Why are my time conversions inconsistent?

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Quick background: my application accesses multiple data sources that report timestamped data, each timestamp is reported as Unix epoch seconds, e.g. data reports 1656331210. The user can input a requested time to report as an ISO date string, such as 2022-06-27T12:00:10Z. These two values are considered equivalent. My problem is consistently converting back and forth.

My function formatTimestamp shown below correctly converts the given timestamp value to an ISO string. However, my function to convert from a string to the same value produces a different value. I know there is an error in my logic and/or understanding.

(As a side note, I’ve scoured the docs for chrono and Howard Hinnant’s date.h libraries for understanding as well. I stumble greatly on converting from one type to another and can never seem to come up with a simple and consistent solution. I know there is one, but I’m not there yet.)

Please take a look at my sample code below and correct the error of my ways:

#include <iomanip>
#include <iostream>
#include <sstream>
#include <string>

uint64_t from_isoTimeString(std::string iso_time_string)
{
   //--- takes an UTC ISO formatted time/date string and converts it to a timestamp value
   std::tm tmb;
   std::stringstream ss(iso_time_string);
   ss >> std::get_time(&tmb, "%Y-%m-%dT%TZ");
   if (ss.fail())
   {
      std::string errmsg = "unable to convert Timestamp '" + iso_time_string + "' from ISO 8601 format";
      throw std::invalid_argument(errmsg);
   }

   std::time_t tt;
   tt = mktime(&tmb);              // returns 1656345610, expecting 1656331210
   tt = mktime(&tmb) - _timezone;  // returns 1656327610, expecting 1656331210
   return static_cast<uint64_t>(tt);
}

std::string formatTimestamp(uint64_t epoch_seconds, std::string timestamp_format)
{
   std::time_t tt = epoch_seconds;

   std::tm tmb;
   gmtime_s(&tmb, &tt);

   std::stringstream ss;
   ss << std::put_time(&tmb, timestamp_format.c_str());
   if (ss.fail())
   {
      std::string err_msg = "unable to convert Timestamp to " + timestamp_format + " format";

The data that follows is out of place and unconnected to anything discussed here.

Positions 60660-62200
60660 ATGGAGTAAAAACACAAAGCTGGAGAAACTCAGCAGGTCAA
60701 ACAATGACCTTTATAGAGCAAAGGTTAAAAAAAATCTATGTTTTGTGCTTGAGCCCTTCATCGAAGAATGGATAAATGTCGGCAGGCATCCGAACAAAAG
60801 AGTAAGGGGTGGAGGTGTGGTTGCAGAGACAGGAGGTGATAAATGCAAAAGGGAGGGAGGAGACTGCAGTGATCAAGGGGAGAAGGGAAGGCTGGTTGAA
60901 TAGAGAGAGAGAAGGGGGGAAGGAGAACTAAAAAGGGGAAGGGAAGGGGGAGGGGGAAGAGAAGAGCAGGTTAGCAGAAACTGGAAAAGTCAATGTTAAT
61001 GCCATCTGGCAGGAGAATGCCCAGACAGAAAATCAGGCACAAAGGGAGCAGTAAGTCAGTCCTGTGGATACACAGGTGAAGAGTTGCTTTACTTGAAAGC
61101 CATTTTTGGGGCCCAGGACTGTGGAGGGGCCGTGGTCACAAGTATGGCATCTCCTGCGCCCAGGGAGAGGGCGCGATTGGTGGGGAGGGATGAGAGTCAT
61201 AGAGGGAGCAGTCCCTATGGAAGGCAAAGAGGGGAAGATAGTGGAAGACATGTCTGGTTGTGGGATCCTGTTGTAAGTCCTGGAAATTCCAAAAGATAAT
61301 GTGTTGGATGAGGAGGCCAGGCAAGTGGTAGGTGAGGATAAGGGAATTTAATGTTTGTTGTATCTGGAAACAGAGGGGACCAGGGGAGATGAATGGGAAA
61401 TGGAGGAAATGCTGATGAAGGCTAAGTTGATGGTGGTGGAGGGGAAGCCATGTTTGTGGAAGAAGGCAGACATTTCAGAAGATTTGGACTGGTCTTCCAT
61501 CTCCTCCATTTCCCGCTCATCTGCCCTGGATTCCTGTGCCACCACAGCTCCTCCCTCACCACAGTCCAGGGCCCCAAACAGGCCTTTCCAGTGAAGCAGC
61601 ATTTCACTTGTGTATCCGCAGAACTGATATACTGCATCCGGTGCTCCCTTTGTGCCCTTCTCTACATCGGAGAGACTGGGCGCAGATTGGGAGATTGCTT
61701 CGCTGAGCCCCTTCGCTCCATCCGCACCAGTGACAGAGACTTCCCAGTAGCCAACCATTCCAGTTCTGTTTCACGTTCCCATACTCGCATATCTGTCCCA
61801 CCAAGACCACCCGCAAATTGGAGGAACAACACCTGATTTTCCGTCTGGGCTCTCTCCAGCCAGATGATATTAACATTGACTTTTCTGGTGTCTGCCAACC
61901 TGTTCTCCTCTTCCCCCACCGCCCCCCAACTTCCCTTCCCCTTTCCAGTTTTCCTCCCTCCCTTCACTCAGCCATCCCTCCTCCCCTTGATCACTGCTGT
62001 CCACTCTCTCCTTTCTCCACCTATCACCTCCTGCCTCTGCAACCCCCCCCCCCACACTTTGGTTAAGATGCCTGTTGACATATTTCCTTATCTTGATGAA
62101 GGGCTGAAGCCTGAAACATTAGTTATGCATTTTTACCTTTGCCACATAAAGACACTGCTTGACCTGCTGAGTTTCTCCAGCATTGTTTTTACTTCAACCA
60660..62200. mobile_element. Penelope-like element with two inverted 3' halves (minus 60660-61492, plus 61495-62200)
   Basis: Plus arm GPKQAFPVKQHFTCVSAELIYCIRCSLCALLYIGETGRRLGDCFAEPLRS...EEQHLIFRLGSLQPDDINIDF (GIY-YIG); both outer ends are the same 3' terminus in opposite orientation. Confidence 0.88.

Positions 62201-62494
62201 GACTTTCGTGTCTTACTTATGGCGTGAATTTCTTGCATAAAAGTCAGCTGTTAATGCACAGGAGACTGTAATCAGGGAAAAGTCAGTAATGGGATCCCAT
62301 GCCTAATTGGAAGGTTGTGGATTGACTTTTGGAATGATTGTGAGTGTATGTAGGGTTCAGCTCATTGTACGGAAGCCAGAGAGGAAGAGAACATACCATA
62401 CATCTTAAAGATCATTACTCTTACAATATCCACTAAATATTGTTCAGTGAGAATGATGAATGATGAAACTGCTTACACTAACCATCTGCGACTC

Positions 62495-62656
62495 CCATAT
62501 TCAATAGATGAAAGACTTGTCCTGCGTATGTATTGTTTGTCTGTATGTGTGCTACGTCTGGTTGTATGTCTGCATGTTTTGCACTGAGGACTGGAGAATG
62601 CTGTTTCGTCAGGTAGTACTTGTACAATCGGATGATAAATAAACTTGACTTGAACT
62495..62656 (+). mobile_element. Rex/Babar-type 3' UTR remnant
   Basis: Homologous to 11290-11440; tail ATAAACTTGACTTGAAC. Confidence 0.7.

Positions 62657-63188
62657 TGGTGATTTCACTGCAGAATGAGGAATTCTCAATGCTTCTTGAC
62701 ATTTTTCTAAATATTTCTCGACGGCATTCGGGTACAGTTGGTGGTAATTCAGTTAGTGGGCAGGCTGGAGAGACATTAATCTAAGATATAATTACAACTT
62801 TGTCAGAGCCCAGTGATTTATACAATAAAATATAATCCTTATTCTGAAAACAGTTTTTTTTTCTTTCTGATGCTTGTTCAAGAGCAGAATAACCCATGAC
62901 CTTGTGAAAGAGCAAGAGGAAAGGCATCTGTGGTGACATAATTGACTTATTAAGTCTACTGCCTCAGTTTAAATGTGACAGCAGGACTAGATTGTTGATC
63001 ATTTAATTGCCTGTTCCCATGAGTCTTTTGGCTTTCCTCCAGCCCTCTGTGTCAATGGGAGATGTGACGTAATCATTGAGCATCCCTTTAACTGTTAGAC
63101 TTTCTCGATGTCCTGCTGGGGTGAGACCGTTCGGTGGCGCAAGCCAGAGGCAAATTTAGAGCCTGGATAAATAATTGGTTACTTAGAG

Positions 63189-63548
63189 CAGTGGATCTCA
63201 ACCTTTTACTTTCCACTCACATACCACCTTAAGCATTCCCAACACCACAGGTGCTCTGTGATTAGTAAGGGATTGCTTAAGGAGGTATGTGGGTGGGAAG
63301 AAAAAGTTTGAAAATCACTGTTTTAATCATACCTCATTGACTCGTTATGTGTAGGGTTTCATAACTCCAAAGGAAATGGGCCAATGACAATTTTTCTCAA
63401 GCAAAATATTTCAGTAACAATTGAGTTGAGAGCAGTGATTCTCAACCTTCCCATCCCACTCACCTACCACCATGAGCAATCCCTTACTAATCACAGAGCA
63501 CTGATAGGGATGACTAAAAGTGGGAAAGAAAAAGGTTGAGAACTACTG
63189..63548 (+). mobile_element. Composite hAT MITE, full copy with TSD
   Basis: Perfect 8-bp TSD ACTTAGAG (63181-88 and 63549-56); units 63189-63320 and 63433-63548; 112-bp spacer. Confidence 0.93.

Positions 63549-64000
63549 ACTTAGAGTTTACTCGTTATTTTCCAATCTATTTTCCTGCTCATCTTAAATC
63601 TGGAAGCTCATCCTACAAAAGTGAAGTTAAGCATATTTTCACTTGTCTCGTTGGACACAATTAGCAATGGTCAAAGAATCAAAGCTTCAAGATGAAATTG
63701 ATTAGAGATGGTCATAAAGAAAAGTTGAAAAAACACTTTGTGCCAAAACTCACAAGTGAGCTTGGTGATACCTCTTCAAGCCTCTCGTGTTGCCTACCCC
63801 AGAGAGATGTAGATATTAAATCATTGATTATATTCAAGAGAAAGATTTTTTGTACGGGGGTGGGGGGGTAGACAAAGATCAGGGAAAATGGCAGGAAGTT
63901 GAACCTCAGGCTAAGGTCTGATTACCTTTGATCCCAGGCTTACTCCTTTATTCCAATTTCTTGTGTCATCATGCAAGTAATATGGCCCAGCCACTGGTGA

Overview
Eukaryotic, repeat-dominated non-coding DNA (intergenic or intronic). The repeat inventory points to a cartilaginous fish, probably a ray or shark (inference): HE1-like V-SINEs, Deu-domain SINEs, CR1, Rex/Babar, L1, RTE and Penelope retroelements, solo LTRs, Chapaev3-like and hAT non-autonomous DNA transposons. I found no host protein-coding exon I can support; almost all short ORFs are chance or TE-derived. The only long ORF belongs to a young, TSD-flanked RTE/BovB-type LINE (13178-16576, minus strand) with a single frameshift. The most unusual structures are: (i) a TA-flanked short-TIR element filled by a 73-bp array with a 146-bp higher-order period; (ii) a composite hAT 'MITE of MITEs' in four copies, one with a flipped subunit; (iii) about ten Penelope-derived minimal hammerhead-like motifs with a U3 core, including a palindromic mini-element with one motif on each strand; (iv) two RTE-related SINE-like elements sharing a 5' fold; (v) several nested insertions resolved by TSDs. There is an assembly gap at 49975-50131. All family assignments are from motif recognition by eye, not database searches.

throw std::invalid_argument(err_msg);
   }
   return ss.str();
}


int main() 
{
   uint64_t time1_uint = 1656331210;
   std::string time1_str = "2022-06-27T12:00:10Z";

   std::cout << "            time1_str: " << time1_str << std::endl;
   std::cout << " time1_uint as string: " << formatTimestamp(time1_uint, "%Y-%m-%dT%TZ" ) << std::endl;
   std::cout << "           time1_uint: " << time1_uint << std::endl;
   std::cout << "time1_str from string: " << from_isoTimeString(time1_str) << std::endl;
}

>Solution :

The use of the C time API can be very confusing for your use case because it involves conversions to and from your local time zone, which is a completely unnecessary complication.

Fwiw, I’ve rewritten your conversion functions in terms of my date.h header below:

uint64_t
from_isoTimeString(std::string iso_time_string)
{
   //--- takes an UTC ISO formatted time/date string and converts it to a timestamp value
   date::sys_seconds tmb;
   std::stringstream ss(iso_time_string);
   ss >> date::parse("%Y-%m-%dT%TZ", tmb);
   if (ss.fail())
   {
      std::string errmsg = "unable to convert Timestamp '" + iso_time_string + "' from ISO 8601 format";
      throw std::invalid_argument(errmsg);
   }
   return static_cast<uint64_t>(tmb.time_since_epoch().count());
}

std::string
formatTimestamp(uint64_t epoch_seconds, std::string timestamp_format)
{
   date::sys_seconds tt{std::chrono::seconds{epoch_seconds}};

   std::stringstream ss;
   ss << date::format(timestamp_format, tt);
   if (ss.fail())
   {
      std::string err_msg = "unable to convert Timestamp to " + timestamp_format + " format";
      throw std::invalid_argument(err_msg);
   }
   return ss.str();
}

I’ve changed as little as possible within each function. Now your local time zone is not part of the computation. And this code will easily port to C++20 (when available) by changing a few date:: to std::chrono:: or std::.

Your main() needs no changes at all, and the output is now:

            time1_str: 2022-06-27T12:00:10Z
 time1_uint as string: 2022-06-27T12:00:10Z
           time1_uint: 1656331210
time1_str from string: 1656331210

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